Helping people with computers... one answer at a time.

If you're getting messages that you computer is infected, it might be. But you MUST be skeptical and extremely careful about the steps you take next.

My desktop background has disappeared and been replaced with some kind of warning, and I'm getting some kind of message that my computer is infected. I recall some kind of earlier message from Microsoft about "anti-virus" which I told it to go ahead and do, and now I can't get rid of these. What do I do?

The above question is actually a distillation of a friend's phone call, followed by what I discovered after a fair amount of research once he brought his computer to my home.

Yes, my friend's computer was infected by one of the latest nasty viruses to make the rounds.

Let's see what we can learn from the experience.

The first clue is a subtle one: "some kind of message from Microsoft". Unfortunately, I don't have an image of that message, but it's where I believe the problem went from bad to worse. He probably followed the instructions presented by that message.

Here's the deal: anyone can pop up a message that can be made to look like it came from Microsoft. Just like phishing attempts can make emails look like they came from your bank, it's actually very easy to create a pop-up message on your machine that looks very official and very important ... and totally bogus.

"... anyone can pop up a message that can be made to look like it came from Microsoft."

There are typically two types of these messages:

  • Browser Popups - these message are nothing more than web pages, or single images loaded from a web page, made to look like some kind of error or warning message. Most of the time they're easy to identify because a) they pop up as you're browsing, and b) the "title bar" across the top of the window includes the phrase "Internet Explorer". For example, even when visiting Google.com, the title bar still includes the browser name:

    IE's Title Bar when visiting Google.com

    If you get a popup message that includes the browser name in the title bar, chances are you're simply looking at a web page designed to look like an error message, nothing more, nothing less. (Note that the address bar - with http://www.google.com in it in the image above - need not be present.)

  • Application Popups - these are more difficult to identify on sight, because they're generated from applications actually running on your machine. Applications can easily create popup messages or windows that look like anything they want them to. The worse news here is that if you're getting a bogus message from an application already on your machine - well, it's already on your machine; you're infected.

There's another aspect to identifying bogus messages on your machine, and it's frighteningly easy, and yet frighteningly easy for malware creators to fix should they ever get a clue.

Most malware messages suffer from very bad English, in both spelling and grammar.

Here's (most of) a desktop warning that was present on my friend's machine when I first saw it:

Malware-created desktop warning

As almost any English speaker can see, the grammar is absolutely horrific in this case. It's clearly not written by an English speaker, and is thus highly suspect. No legitimate company should ever produce a message that awful.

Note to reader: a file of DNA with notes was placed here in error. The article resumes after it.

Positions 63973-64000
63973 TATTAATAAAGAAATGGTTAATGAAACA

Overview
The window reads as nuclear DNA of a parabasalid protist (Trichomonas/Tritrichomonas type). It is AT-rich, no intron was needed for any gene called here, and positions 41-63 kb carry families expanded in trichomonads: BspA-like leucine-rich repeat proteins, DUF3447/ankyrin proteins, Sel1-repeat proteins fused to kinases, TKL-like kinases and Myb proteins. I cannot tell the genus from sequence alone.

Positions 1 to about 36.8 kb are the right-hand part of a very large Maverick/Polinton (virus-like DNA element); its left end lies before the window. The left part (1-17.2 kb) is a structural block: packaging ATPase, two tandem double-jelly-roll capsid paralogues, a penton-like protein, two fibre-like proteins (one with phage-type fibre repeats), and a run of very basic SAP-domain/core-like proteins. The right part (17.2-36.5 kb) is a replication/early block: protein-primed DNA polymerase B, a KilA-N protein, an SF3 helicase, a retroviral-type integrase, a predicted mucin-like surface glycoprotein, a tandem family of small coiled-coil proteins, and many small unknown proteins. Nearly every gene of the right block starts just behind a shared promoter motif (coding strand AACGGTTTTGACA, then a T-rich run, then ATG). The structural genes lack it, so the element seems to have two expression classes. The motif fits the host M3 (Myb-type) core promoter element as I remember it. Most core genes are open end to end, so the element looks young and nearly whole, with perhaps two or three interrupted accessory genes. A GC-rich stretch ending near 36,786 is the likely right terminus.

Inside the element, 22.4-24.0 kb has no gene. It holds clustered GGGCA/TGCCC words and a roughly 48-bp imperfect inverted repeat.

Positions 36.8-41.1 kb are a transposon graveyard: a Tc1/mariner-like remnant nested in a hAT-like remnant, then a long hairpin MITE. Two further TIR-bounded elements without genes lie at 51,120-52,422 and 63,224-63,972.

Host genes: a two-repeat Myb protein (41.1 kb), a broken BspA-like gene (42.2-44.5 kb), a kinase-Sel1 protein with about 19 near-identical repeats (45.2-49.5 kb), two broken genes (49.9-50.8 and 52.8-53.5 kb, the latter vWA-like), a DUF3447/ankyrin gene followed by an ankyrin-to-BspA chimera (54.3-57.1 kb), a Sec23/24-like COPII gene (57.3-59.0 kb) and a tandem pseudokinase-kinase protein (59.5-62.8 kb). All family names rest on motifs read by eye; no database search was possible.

Similarly, the popup warning that was appearing at the same time:

Malware-created popup status message

Again, horrible English, and totally bogus. OK, not totally bogus, in the sense that it's actually accurate: its very presence is the infection.

The problem is that clicking on these messages may cause more malware to be downloaded, or may take you to sites that offer to sell you a solution and either do, or perhaps don't, but collect your credit card information anyway.

So, what's the take-away from all this?

Be skeptical. Always.

If you get an error message you've never seen before and don't understand, don't blindly follow its instructions. Check it out first. Try to get a sense of where it came from. Try searching for the exact message text - Google and see what others might be saying. Ask someone. Learn the difference between a well-disguised web page and a real error message. Get familiar with your own anti-malware software so that you'll recognize it when you see it.

But be skeptical.

Particularly if the message is in broken English.

I'll address the specific steps and software I used to (hopefully) clean up this machine in a future article.

Article C3618 - January 12, 2009 « »

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Leo Leo A. Notenboom has been playing with computers since he was required to take a programming class in 1976. An 18 year career as a programmer at Microsoft soon followed. After "retiring" in 2001, Leo started Ask Leo! in 2003 as a place for answers to common computer and technical questions. More about Leo.

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23 Comments
Rahul mehta
January 12, 2009 2:08 PM

My strategy is - I know which anti-malware software I have installed and I follow warnings from that software only. No other pop-up/warning will make me follow its instructions no matter where it came from or in which important company's name it is given. At the best a warning may prompt me to run a scan of my known installed software.

This is very good advice. Many people are not aware of what's installed on their machine (it's preinstalled, for example), so they may not recognize legitimate messages from legitimate software. It's worth taking the time to understand and familiarize yourself with what you have.
- Leo
13-Jan-2009

Fred Love
January 12, 2009 8:19 PM